After your operation and as you begin your recovery, your heart will work better, which means that you’ll feel better. Over the next three to six months you’ll notice that you have more energy and don’t tire as fast. Even though you may feel better, you’ll still have to take it easy. Start your usual activities slowly and gradually. Remember everyone recovers differently. Be patient with yourself. Some days you’ll feel better than others. Some days you’ll be able to do more, some days less.
At about three months you should be back to your usual day-to-day activities as long as your family doctor says its okay. Talk to your surgeon or doctor if you have questions about returning to work.
MyHealth Alberta – Heart Surgery https://myhealth.alberta.ca/HealthTopics/heart-surgery
Heart and Stroke Foundation of Canada https://www.heartandstroke.ca/heart-disease/treatments
Information for Clinicians
To be eligible for referral, patients should undergo either MRI / CT scan or echocardiography to confirm aortic abnormalities. Referrals are accepted from the patient’s primary care physician or relevant specialist involved in the patient's care.
Training and Research
The University of Calgary's Cardiac and Vascular Surgery Sections offer a 12-month Advanced Aortic Surgery clinical fellowship. The program focuses on comprehensive training in open surgical and endovascular management for complex aortic disease, with an emphasis on aortic arch, descending thoracic, and thoracoabdominal pathologies. The Calgary Aortic Program is an academically focused, high volume, interdisciplinary, multi-hospital model, providing fellows with a holistic understanding of aortic disease management, including medical, endovascular and surgical aspects.
Fellows receive specialized training that goes beyond what is covered in Cardiac and Vascular Surgery residency, with the goal to develop skillsets across the two specialties, cultivating true aortic specialists for the future.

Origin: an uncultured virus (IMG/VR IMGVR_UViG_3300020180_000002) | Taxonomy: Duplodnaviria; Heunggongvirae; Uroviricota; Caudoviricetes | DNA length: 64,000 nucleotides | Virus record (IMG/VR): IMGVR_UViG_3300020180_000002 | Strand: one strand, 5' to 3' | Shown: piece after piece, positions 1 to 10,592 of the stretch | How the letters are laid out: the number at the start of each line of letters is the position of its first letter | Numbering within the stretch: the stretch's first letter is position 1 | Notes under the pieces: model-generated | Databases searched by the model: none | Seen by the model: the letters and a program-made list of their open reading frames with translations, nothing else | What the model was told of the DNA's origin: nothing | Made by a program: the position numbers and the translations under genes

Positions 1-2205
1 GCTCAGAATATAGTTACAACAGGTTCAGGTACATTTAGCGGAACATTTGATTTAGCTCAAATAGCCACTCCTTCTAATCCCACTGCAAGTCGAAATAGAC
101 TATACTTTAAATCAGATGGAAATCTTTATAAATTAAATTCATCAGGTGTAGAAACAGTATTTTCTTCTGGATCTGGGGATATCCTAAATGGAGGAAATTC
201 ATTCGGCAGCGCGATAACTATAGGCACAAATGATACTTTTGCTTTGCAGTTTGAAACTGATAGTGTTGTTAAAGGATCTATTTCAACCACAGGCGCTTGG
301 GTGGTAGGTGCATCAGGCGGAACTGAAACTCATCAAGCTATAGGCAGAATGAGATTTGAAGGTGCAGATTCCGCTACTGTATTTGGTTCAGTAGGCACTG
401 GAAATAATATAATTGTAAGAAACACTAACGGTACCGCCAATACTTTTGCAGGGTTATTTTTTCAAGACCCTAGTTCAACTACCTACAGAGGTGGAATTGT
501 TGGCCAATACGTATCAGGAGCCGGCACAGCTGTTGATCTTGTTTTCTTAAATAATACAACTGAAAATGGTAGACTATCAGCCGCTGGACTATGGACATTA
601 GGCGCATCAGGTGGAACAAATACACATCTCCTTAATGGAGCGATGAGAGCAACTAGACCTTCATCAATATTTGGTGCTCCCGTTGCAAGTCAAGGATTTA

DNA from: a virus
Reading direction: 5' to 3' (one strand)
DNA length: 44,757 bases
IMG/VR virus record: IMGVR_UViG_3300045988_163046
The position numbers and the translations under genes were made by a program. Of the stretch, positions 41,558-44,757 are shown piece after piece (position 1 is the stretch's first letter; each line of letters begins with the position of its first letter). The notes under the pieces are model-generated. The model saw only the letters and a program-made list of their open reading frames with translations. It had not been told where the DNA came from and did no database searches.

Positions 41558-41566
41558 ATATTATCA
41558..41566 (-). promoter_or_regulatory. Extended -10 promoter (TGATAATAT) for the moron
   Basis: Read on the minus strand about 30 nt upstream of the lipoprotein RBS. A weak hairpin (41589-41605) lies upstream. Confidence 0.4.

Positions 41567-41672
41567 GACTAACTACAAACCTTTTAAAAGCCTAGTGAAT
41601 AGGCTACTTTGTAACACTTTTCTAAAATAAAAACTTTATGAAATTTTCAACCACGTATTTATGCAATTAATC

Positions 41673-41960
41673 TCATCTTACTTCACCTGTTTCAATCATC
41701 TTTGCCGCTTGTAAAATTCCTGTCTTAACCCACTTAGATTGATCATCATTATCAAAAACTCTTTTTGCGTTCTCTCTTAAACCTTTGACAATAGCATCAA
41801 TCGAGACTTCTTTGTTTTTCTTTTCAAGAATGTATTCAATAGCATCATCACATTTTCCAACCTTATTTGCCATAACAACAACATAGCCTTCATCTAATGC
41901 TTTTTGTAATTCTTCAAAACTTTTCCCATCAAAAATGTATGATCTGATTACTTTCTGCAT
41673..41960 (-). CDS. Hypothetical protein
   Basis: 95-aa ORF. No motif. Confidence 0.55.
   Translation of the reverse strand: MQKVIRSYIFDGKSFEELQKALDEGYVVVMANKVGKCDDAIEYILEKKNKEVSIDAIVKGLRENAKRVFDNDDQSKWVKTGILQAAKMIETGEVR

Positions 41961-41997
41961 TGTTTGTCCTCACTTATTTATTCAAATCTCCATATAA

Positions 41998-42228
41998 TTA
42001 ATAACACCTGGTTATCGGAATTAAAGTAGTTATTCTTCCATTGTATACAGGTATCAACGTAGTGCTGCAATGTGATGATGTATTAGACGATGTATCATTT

Dr. Kenton Rommens, Dr. Scott McClure
The Calgary Aortic Program actively engages in research, particularly in the area of endovascular aortic repair techniques. This transdisciplinary collaboration encompasses cardiac surgery, vascular surgery, cardiology and interventional radiology, all working together to advance national-level aortic treatment strategies. The team has developed comprehensive procedures and outcomes to enhance clinical care, fostering innovation from research to patient care.
- AI-powered assessment of biomarkers for growth prediction of abdominal aortic aneurysms - PubMed (nih.gov)
- Hybrid surgical technique for open abdominal aortic aneurysm repair in the setting of severe iliac artery calcification - PubMed (nih.gov)
- A Systematic Review of Total Endovascular Aortic Arch Repair: A Promising Technology - PubMed (nih.gov)
- Attenuation of Smooth Muscle Cell Phenotypic Switching by Angiotensin 1-7 Protects against Thoracic Aortic Aneurysm - PubMed (nih.gov)
- Zone 0 Aortic Arch Reconstruction Using the RelayBranch Thoracic Stent Graft - PubMed (nih.gov)
- The Many Care Models to Treat Thoracic Aortic Disease in Canada: A Nationwide Survey of Cardiac Surgeons, Cardiologists, Interventional Radiologists, and Vascular Surgeons - PubMed (nih.gov)
- Commentary: How to save and improve the lives of families with heritable aortic diseases - PubMed (nih.gov)
- Aortic arch endovascular branch and fenestrated repair: Initial Canadian experience with novel technology